The world wide web has grown to such a size and changes so rapidly that it is impossible to make a web census.
At the turn of the century researchers at Berkeley made a study on How Much Information and repeated it in 2003. That study focussed on the production of information in a year, and one of the conclusion was that a big portion of that ended up in a digital form and was either published on the web or made available through Internet. At that time the study estimated 5 Exabyte of information produced, 92% in digital form. The amount of information exchanged reached 18 Exabytes and 98% of that was carried over telecommunications lines (both fixed and wireless) This figure did include voice communications (telephony).
I remember reading and being impressed by that report.
There are today, June 2016, roughly 3.63 billion pages indexed by Google and probably close to 5 billion web pages in the "white" web and many, many more in the "deep" web. A web page on the average would require several A4 paper pages to be printed on and the estimate in A4 paper pages at the end of 2015 is 136 billion paper pages (that amount of pages would require 2% of the Amazon forest to produce!).
Also notice that you cannot print the whole web: most of it, in terms of data space, is actually related to video! In 2015, according to Cisco statistics 34 Exabytes of video were carried on the Internet and 14 Exabytes of file transfer. By the end of 2016, still based on Cisco estimate, the traffic over Internet will reach 1.2 Zettabyte and will reach 2 Zettabyte by 2019. Just to clarify, 1 Zettabyte is equivalent to transporting 36,000 years of HD video.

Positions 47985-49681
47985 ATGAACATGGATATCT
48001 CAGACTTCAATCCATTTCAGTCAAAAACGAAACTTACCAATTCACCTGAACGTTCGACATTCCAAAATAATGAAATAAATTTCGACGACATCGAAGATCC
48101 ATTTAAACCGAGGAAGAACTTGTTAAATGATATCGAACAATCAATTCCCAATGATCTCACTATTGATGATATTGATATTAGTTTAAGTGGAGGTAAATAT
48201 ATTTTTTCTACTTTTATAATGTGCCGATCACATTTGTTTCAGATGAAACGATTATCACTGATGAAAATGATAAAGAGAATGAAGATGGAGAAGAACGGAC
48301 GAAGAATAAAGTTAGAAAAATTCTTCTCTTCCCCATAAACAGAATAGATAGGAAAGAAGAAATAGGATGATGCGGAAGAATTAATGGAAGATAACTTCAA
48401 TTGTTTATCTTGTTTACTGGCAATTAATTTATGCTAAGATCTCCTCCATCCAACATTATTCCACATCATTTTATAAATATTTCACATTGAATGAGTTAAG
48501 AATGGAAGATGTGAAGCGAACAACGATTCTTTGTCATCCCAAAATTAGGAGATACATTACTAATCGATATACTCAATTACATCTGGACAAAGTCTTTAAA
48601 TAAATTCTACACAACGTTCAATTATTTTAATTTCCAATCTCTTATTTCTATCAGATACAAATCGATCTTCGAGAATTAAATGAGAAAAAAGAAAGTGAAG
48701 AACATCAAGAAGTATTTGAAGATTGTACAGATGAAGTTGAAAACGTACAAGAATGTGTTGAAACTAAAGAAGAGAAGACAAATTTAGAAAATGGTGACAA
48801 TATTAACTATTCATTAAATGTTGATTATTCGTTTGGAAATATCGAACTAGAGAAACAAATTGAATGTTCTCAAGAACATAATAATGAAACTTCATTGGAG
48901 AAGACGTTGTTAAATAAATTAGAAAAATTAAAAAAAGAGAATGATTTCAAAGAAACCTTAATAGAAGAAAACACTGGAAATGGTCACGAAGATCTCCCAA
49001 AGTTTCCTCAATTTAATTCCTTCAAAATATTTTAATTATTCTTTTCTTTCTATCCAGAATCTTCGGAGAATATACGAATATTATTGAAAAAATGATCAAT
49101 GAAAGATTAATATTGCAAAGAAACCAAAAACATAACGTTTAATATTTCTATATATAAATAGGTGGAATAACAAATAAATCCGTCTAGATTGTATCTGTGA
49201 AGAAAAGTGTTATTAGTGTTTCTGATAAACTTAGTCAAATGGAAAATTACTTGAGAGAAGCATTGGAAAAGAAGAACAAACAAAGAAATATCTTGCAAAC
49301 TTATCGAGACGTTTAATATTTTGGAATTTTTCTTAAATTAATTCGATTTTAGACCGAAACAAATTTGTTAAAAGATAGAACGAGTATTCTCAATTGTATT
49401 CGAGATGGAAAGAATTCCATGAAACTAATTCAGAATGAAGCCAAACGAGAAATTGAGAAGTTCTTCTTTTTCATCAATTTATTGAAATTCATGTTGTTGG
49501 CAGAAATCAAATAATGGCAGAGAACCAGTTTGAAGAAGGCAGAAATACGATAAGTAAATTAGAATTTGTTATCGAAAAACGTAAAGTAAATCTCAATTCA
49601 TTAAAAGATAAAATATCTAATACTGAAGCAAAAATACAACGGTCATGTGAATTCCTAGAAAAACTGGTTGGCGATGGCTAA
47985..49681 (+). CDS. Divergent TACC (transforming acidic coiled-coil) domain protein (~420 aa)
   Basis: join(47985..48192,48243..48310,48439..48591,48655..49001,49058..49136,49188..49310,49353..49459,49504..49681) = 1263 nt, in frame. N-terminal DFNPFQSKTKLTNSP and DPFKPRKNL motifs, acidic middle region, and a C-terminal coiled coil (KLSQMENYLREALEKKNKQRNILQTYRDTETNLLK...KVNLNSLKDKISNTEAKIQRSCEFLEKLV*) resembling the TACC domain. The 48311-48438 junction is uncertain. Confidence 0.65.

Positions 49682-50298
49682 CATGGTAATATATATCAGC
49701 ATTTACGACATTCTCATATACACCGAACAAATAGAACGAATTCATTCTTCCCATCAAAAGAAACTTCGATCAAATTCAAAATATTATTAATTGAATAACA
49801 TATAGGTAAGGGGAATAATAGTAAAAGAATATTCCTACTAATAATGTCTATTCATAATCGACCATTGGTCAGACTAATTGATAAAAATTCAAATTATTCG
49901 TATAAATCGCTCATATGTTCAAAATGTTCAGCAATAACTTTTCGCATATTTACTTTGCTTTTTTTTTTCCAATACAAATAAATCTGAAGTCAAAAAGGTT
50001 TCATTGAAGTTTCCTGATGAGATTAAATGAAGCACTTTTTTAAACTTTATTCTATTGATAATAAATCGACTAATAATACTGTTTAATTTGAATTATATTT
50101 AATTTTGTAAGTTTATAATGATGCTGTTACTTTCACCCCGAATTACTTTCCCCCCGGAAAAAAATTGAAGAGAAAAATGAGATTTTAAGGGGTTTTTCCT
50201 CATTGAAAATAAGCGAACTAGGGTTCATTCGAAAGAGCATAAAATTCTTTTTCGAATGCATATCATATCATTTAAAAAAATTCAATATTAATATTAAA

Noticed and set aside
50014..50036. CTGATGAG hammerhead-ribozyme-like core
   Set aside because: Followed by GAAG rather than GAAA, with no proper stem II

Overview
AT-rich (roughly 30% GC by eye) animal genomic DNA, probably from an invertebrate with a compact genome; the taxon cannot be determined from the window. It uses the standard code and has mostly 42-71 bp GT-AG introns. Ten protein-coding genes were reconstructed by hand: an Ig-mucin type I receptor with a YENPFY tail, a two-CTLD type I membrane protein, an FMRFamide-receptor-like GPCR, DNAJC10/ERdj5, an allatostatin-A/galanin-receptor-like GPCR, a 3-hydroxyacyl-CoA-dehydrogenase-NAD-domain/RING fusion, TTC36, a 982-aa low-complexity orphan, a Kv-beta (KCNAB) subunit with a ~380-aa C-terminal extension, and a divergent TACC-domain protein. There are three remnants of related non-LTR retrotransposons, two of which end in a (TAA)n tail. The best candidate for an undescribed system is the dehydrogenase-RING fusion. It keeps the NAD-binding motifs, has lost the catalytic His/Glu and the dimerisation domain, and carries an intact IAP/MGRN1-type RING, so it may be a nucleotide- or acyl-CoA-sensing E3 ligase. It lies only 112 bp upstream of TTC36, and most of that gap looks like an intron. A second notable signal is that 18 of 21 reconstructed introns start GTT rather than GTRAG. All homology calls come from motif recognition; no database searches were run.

As impressive as these numbers are, and you can get many more clicking on the links I provided, we have just started.
As I see it, in the future we can well have one web page (with a complex structure) associated to each one of us, that is 7 billion pages to start with. Then we can have one web page associated to most of the objects that we are interacting with. And that would raise the number to the hundreds of billions.
The deep web will also keep growing at the same pace. Today it is estimated that the deep web (data contained in data bases that are not seen by search engines that are made visible, converted into information through processing of those data, more and more via APIs) contains some 500 times the amount of data present in the white web and accessed by search engines. Some go as far as estimating the deep web to be 5,000 times bigger than the white web.
A more sinister part of the Deep web is the Dark web, and that can be accessed by special software like Tor. I do not have figures on the dark web size, it is "hidden", remember? But although it ought to be much smaller than the white web its implication are significant and there are some 3 million users of Tor services.